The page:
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2020 Plan focus group gives feedback on citywide survey

2020 Plan focus group gives feedback on citywide survey

The Brentwood 2020 Plan survey was dissected question by question last night with the help of 28 volunteers at the FiftyForward Martin Center on Heritage Road.

The Brentwood 2020 Plan survey was dissected question by question last night with the help of 28 volunteers at the FiftyForward Martin Center on Heritage Road. The focus group was comprised of Brentwood residents nominated by city commissioners and randomly selected registered voters to determine the clarity of the survey.

“The city commissioners, Mr. Bednar and I live and breathe this survey, and you’ve been brought here today to help us make sure if the questions are the right questions, and if they are easy to understand,” Assistant City Planner Jay Evans announced to the participants.

The survey is intended to garner feedback and information to be incorporated in the comprehensive plan for the growth and development of the city.

“We worked with the consulting firm MIG to formulate a survey that willl be able to identify Brentwood residents’ priorities for the city’s future,” Evans said.

The focus group was given a draft of the survey and instructed to answer the questions surrounding major policy directions. Evans reminded the group that while their responses are important for the finalized survey, the main purpose of the meeting was to calculate the coherence of the questionnaire.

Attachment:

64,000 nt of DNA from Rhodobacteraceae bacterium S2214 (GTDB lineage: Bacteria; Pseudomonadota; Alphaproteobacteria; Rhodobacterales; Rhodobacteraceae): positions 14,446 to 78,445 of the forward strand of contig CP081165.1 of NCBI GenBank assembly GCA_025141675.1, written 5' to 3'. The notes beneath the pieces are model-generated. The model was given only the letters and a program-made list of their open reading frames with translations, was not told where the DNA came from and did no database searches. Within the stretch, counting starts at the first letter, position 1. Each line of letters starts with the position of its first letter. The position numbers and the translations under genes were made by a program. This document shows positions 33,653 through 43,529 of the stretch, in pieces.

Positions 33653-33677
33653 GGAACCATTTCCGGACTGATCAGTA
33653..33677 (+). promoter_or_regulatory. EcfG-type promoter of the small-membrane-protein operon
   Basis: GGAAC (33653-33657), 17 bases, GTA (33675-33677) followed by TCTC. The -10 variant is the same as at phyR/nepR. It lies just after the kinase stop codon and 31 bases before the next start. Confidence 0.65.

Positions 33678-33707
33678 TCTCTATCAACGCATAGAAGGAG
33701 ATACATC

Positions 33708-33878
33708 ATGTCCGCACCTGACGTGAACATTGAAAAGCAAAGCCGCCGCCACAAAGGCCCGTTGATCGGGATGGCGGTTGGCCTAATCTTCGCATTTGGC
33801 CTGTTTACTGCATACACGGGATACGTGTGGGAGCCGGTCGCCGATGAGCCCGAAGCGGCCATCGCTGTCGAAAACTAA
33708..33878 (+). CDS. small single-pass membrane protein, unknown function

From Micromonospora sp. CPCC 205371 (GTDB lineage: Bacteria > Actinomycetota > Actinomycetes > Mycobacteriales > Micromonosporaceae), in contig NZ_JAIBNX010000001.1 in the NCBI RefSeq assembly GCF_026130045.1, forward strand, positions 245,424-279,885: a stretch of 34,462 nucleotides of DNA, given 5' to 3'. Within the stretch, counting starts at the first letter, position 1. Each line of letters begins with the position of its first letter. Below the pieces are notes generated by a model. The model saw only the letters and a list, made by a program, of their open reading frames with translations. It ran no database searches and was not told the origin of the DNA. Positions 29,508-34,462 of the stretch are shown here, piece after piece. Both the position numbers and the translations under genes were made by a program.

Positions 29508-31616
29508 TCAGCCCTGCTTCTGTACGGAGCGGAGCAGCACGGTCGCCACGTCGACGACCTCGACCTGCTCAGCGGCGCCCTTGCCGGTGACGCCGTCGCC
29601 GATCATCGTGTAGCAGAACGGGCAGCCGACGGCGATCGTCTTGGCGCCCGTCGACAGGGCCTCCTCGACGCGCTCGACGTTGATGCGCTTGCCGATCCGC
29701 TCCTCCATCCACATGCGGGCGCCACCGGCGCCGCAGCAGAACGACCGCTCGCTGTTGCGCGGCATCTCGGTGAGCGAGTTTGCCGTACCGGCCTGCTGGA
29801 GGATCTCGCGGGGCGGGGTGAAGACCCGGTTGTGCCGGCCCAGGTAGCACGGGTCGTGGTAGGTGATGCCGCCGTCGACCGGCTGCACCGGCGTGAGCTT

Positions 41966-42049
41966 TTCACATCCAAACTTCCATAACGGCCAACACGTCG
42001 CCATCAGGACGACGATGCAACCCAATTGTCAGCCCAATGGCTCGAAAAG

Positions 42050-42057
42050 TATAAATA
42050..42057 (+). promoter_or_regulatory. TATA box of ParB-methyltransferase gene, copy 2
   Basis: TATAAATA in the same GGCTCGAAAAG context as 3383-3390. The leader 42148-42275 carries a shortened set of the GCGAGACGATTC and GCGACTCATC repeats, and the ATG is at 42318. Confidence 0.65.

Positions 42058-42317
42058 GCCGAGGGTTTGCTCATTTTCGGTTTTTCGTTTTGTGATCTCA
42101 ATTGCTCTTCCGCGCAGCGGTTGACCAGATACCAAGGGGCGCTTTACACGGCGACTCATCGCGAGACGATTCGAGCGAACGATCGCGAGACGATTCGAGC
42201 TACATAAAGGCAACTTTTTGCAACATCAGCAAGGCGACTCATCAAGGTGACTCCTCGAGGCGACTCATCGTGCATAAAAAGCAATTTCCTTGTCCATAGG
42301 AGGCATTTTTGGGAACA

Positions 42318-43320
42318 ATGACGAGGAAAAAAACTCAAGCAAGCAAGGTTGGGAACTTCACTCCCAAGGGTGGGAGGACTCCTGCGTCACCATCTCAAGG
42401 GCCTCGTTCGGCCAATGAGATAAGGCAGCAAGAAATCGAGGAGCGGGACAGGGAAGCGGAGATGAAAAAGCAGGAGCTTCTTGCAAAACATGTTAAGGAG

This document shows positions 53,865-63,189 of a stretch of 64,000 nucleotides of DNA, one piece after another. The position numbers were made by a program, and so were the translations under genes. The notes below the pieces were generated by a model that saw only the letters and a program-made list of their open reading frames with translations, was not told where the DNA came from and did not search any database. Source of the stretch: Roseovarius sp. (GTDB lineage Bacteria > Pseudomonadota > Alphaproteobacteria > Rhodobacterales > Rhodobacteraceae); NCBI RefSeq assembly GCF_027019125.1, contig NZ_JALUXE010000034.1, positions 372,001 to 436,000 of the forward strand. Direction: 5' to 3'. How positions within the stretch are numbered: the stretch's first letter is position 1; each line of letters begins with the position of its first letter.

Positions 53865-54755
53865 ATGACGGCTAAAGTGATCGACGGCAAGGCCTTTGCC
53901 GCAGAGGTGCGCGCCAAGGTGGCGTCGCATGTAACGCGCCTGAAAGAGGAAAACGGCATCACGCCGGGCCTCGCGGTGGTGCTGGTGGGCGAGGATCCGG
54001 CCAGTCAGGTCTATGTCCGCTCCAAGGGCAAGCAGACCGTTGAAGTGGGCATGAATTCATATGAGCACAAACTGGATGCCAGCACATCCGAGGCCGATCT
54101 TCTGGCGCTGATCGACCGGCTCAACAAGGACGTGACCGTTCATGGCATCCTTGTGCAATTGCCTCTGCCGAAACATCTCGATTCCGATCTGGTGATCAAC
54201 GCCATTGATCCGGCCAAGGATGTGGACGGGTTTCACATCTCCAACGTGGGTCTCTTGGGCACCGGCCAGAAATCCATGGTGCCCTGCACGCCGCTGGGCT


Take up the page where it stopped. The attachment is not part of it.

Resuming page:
“We need to know more what you think about the questions, rather than your answer to the questions,” Evans said.

After volunteers put their pencils down, the floor was open to initial thoughts on the flow and focus of the survey. One of the first major issues the group encountered was the lack of questions revolving around the school system.

“You can’t do a valid 2020 survey without asking about schools,” Tamala Soltis, resident of Brentwood, said.
“The survey focused on development issues, but development affects school rezoning. Anytime you have high density development it brings new residents which forces rezoning of schools. And that’s why we move to Brentwood, for the schools.”

Evans responded that the survey operated within the limitations of the city.

“There are no Brentwood schools, they are all under Williamson County. We didn’t include school specific questions because we felt it was outside of our means as a city,” Evans responded.

The suggestions and issues raised by volunteers were noted by city planners and will be discussed within the week as city officials work toward a finalized draft.

Much of the discussion was concerned with the wording and meaning of the survey’s Commercial Development section. During a previous survey workshop, city commissioners spent hours tinkering with the phrasing of future downtown development.

“The focus is all about the zoning of commercial and residential areas. I think it’s a carry over of the Tapestry and what happened there. The questions need to be more clear,” Mike Sheehan said.

Sheehan and others noted the need for revisions to that section of the questionnaire.

City Commissioner Anne Dunn said she thought the meeting went “really well.”

“They honed in on questions we ourselves found difficulty with. Some parts definitely need a closer look,” Dunn said.

Overall, the groups’ comments were constructive in clearing up areas of ambiguity as city commissioners plan to finalize the survey. Once revised, one copy will be sent to each household within the first or second week of February or can be completed online.

Results will be sent anonymously to the consulting firm in Kansas City, who will then draft a second, more in-depth survey that concentrates in the areas found to be most important to Brentwood residents.

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